• charge others for access to the work (other than at cost),
      • include the work in advertising or a product for sale, or
      • modify the work.”
  • 36. Copyright is complex
    • In addition, the licence schemes and free use exceptions are restrictive and complicated:
      • Teachers are burdened with complex copying limits.
      • Teachers cannot modify, share or remix material except in limited circumstances.
      • The material can only be made available to parents and the community in limited circumstances.
      • Rapidly increasing copyright fees are a significant obstacle to using online material
  • 37.
    • Using Creative Commons (CC) material enables teachers to overcome these barriers.
    • CC material is freely available for teachers and students to copy, modify and reuse.
    • This is important in the digital era where content can be created, accessed and shared in new and exciting ways globally.
    CC makes copyright easy..
  • 38.
    • Students also benefit from the use of CC material in their classroom work and/or homework projects.
    • Students are often prohibited from entering their work into competitions and/or exhibitions due to third party copyright material (ie an image or music they have taken from the internet).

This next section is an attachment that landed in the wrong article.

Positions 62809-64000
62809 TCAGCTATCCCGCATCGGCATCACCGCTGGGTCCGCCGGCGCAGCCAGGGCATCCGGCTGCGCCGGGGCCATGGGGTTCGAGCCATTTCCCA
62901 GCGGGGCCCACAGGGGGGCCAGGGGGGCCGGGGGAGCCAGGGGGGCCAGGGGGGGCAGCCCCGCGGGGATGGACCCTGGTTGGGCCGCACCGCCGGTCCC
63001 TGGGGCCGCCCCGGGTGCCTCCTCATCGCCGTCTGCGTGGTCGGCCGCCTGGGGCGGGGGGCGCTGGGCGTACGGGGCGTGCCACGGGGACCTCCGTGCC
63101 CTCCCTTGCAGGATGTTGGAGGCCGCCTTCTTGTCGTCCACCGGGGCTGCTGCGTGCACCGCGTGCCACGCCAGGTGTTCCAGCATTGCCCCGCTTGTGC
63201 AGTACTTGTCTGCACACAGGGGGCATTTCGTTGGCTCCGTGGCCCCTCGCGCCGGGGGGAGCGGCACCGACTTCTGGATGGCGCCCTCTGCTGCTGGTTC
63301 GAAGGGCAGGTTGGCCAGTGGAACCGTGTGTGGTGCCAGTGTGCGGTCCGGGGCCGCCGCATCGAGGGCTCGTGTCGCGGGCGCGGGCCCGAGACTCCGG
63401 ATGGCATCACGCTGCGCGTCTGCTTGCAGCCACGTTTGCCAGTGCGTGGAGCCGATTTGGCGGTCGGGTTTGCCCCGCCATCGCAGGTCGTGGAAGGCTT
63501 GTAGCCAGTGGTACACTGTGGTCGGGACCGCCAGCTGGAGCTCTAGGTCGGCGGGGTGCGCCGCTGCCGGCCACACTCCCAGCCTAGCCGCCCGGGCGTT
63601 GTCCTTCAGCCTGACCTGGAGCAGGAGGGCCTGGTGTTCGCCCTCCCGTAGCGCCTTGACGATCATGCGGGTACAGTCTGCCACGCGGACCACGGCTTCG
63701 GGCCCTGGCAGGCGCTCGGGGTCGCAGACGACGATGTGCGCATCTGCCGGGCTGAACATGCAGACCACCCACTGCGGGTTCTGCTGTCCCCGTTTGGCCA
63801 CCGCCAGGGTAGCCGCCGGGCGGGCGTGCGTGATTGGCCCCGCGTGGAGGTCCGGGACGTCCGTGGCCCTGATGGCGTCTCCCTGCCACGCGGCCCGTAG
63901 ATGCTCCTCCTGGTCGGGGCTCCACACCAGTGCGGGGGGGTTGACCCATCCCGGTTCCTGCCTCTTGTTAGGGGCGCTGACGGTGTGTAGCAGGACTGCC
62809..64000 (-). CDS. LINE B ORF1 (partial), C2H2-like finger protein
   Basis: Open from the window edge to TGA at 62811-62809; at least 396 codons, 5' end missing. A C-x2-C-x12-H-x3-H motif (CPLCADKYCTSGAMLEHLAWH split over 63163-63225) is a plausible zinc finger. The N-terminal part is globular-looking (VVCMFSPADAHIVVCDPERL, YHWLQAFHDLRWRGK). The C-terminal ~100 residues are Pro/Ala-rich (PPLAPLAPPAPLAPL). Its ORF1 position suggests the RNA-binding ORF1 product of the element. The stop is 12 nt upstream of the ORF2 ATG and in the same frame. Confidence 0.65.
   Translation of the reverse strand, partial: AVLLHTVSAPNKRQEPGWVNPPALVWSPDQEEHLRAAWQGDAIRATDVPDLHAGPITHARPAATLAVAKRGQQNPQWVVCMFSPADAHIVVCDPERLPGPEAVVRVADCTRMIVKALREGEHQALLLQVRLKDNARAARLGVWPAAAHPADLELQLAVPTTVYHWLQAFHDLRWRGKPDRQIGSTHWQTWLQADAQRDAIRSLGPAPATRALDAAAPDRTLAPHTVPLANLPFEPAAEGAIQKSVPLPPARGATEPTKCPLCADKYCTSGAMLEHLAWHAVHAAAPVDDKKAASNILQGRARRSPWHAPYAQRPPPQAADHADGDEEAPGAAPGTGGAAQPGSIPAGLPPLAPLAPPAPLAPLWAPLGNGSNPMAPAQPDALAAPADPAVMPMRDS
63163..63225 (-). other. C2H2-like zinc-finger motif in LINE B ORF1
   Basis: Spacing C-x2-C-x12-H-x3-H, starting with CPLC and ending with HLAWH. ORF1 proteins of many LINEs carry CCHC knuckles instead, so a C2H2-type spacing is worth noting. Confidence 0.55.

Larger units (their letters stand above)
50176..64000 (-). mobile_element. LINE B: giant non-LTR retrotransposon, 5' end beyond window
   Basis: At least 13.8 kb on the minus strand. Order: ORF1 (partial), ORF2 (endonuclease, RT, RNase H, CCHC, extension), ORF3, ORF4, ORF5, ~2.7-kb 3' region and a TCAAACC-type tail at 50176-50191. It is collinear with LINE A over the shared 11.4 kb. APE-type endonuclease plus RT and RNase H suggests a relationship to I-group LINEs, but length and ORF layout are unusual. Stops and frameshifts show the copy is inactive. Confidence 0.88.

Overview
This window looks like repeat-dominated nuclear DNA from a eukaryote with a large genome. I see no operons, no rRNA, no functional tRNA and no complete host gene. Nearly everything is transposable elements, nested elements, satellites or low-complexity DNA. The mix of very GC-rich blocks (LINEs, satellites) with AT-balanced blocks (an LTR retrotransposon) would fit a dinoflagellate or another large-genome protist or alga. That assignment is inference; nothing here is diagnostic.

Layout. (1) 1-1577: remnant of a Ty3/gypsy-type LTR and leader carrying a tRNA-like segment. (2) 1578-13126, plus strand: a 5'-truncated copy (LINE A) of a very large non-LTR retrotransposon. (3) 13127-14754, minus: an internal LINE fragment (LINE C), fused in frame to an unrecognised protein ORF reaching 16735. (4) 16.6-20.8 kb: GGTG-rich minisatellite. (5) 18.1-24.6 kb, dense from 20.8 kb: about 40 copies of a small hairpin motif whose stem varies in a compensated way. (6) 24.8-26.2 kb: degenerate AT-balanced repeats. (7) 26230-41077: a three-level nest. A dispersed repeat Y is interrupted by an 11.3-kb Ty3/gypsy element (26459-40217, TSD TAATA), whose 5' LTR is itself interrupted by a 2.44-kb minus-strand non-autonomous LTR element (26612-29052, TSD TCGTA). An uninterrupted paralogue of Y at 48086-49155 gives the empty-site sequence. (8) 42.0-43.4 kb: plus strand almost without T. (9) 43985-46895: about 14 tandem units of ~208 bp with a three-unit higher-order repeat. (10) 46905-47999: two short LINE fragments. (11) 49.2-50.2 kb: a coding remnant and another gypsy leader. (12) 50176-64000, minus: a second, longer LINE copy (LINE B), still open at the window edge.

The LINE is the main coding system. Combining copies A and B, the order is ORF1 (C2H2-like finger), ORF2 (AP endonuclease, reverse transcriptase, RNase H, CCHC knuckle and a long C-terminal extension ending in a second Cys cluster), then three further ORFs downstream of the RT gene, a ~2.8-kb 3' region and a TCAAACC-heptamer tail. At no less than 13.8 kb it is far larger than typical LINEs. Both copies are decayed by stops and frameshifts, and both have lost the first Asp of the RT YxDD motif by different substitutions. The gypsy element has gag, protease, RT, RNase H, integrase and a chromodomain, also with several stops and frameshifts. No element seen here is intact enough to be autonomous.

• Using CC material will remove these barriers.
    Free for Education: Creative Commons:
  • 39.
    • CC creates a “some rights reserved” model .
    • This means that the copyright owner retains copyright ownership in their work while inviting certain uses of their work by the public.
    • CC licences create choice and options for the copyright owner .
    What is CC?
  • 40.
    • There are 4 primary licence elements which are mixed to create a licence:
      • Attribution – attribute the author
      • Non-commercial – no commercial use
      • No Derivative Works – no remixing
      • ShareAlike – remix only if you let others remix
    • See the CC information pack at : http://www.smartcopying.edu.au/scw/go/pid/956
    CC Primary Licence Elements
  • 41.
    • Attribution
    • Attribution - non-commercial
    • Attribution - no derivatives
    Six Standard CC Licences Attribution – share alike Attribution – non-commercial – share alike Attribution – non-commercial – no derivatives
  • 42.
    • CC licences are free and easy to use…no lawyers are needed!
    • CC licenses are expressed in three different formats:
      • Commons Deed (human-readable code),
      • Legal Code (lawyer-readable code);
      • Metadata (machine-readable code).
    • A creator need only select the type of licence they want from the CC website.
    CC licences are free and easy
  • 43.
    • CC licences make content more active and dynamic .
    • CC promotes a more liberal culture of creating, distributing, sharing and remixing content for the purposes of creativity and innovation.
    • CC is well suited for the new digital and virtual content landscape.